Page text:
SUMMARY OF THE INVENTION

In accordance with the present invention, a unique tubular roller, end cap or closure and method are provided whereby the aforementioned needs are satisfied. Essentially, an end cap or closure is provided which is mechanically interconnected to the tubular roller by an ultrasonic insertion process. The end cap includes a molded, thermoplastic body defining an axially extending hub and an outer, radially extending flange. A plurality of tapered, axially spaced barbs extend around the outer peripheral surface of the hub of the end cap. The barbs are positioned between an inner end of the hub and the outer flange to thereby define a plurality of circumferential spaces or grooves. After assembly, the roller defines portions disposed within these grooves in a labyrinth fashion.

In narrower aspects of the invention, the tubular roller is fabricated from an amorphous thermoplastic material and the end cap is fabricated from a crystalline thermoplastic material having a higher and more narrowly defined melting temperature than the melting temperature of the tubular roller. When an ultrasonic insertion device vibrates the end cap, the material at the inner peripheral surface of the roller tube melts. The barbs trap the melting material which will resolidify in the spaces defined between the barbs so that the end cap is mechanically interconnected to the tubular roller and sealed to the tubular roller.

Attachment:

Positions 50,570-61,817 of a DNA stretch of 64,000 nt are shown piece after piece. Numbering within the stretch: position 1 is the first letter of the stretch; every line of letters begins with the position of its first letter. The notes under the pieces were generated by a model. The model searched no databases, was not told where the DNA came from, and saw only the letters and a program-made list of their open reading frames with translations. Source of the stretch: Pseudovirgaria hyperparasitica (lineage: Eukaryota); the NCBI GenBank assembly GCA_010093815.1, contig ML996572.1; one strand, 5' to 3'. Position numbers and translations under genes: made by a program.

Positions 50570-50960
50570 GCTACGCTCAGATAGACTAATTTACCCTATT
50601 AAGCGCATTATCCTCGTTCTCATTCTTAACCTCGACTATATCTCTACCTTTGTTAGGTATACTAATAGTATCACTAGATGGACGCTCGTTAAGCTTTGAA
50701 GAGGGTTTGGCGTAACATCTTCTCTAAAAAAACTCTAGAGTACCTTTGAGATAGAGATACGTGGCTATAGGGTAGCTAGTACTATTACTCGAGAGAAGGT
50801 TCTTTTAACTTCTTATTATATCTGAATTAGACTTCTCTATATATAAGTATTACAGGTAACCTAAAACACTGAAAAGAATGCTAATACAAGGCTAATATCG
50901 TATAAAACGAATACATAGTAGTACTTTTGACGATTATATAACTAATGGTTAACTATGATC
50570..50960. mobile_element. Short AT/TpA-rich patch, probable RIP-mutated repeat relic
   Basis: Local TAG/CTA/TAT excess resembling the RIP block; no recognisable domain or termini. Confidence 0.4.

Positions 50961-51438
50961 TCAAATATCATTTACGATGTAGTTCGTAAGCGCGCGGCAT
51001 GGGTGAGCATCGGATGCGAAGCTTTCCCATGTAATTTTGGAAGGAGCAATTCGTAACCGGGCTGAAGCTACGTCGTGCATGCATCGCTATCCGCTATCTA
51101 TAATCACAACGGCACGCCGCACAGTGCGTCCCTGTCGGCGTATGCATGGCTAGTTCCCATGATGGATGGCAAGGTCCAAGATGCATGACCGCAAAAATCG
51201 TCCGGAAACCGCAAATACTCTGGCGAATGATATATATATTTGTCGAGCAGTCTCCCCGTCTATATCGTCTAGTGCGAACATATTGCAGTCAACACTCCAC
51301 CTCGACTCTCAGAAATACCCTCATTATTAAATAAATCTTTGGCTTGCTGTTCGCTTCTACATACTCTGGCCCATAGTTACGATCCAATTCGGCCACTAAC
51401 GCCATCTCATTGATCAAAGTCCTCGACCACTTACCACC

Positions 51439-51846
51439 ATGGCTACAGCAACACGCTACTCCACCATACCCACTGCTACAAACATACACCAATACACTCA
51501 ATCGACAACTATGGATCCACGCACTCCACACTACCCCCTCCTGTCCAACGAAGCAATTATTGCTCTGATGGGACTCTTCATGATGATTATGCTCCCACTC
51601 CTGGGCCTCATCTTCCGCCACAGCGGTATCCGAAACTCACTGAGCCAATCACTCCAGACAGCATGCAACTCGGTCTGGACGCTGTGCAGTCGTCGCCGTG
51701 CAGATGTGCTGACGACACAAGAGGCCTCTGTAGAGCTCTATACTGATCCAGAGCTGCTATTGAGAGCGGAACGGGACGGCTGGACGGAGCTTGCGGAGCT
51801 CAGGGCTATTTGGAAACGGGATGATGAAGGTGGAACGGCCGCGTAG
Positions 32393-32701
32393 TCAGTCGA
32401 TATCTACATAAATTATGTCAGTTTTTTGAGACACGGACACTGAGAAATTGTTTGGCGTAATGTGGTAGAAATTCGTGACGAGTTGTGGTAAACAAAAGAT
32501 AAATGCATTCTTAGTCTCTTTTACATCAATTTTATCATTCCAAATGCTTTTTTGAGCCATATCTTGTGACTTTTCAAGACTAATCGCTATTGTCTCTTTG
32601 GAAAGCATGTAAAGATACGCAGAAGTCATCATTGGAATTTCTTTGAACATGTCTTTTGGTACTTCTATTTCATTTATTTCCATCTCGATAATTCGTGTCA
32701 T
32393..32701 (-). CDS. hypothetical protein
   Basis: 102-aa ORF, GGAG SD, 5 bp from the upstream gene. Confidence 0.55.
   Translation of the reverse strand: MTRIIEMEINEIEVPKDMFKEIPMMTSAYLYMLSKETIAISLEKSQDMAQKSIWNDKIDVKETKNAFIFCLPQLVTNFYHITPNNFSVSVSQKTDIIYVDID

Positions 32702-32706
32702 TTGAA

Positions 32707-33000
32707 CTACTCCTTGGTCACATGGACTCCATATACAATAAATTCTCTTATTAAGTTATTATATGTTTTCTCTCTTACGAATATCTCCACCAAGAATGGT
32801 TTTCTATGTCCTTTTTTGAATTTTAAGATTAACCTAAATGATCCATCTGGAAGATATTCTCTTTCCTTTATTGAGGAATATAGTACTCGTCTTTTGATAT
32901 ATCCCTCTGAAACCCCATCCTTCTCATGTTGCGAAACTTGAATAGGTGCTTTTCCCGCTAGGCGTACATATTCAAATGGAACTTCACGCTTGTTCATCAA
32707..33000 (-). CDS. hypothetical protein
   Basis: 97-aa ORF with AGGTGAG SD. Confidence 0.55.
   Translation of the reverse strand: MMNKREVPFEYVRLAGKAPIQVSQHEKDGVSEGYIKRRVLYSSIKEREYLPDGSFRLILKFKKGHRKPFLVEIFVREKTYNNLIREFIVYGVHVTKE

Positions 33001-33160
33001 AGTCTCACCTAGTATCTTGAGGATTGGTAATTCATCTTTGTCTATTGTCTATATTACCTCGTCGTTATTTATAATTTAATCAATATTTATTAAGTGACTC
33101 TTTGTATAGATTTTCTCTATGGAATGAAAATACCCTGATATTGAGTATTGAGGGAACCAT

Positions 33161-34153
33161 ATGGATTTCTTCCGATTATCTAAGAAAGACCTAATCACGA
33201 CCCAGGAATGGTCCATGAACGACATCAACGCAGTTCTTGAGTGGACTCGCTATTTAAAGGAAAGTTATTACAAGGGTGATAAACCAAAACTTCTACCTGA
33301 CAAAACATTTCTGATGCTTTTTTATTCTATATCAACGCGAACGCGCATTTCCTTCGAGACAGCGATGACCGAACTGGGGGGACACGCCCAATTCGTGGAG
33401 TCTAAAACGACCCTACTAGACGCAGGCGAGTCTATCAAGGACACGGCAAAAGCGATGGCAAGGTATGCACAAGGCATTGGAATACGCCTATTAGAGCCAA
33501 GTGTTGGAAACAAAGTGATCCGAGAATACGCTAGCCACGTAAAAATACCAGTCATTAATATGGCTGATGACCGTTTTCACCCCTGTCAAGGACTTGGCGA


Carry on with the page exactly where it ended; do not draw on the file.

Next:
In assembling and manufacturing a sanitary roller assembly in accordance with the present invention, an ultrasonic press is supported in axial alignment with a clamping means. An open end of the roller the is supported within the clamping means and the end cap is placed in the open tube. The press exerts a force on the end cap and transmits ultrasonic vibrations to the cap which results in melting of the tube material. The clamping means centers and guides the end cap into the tube, serves to dissipate heat and prevents localized growth of the tube during the insertion process.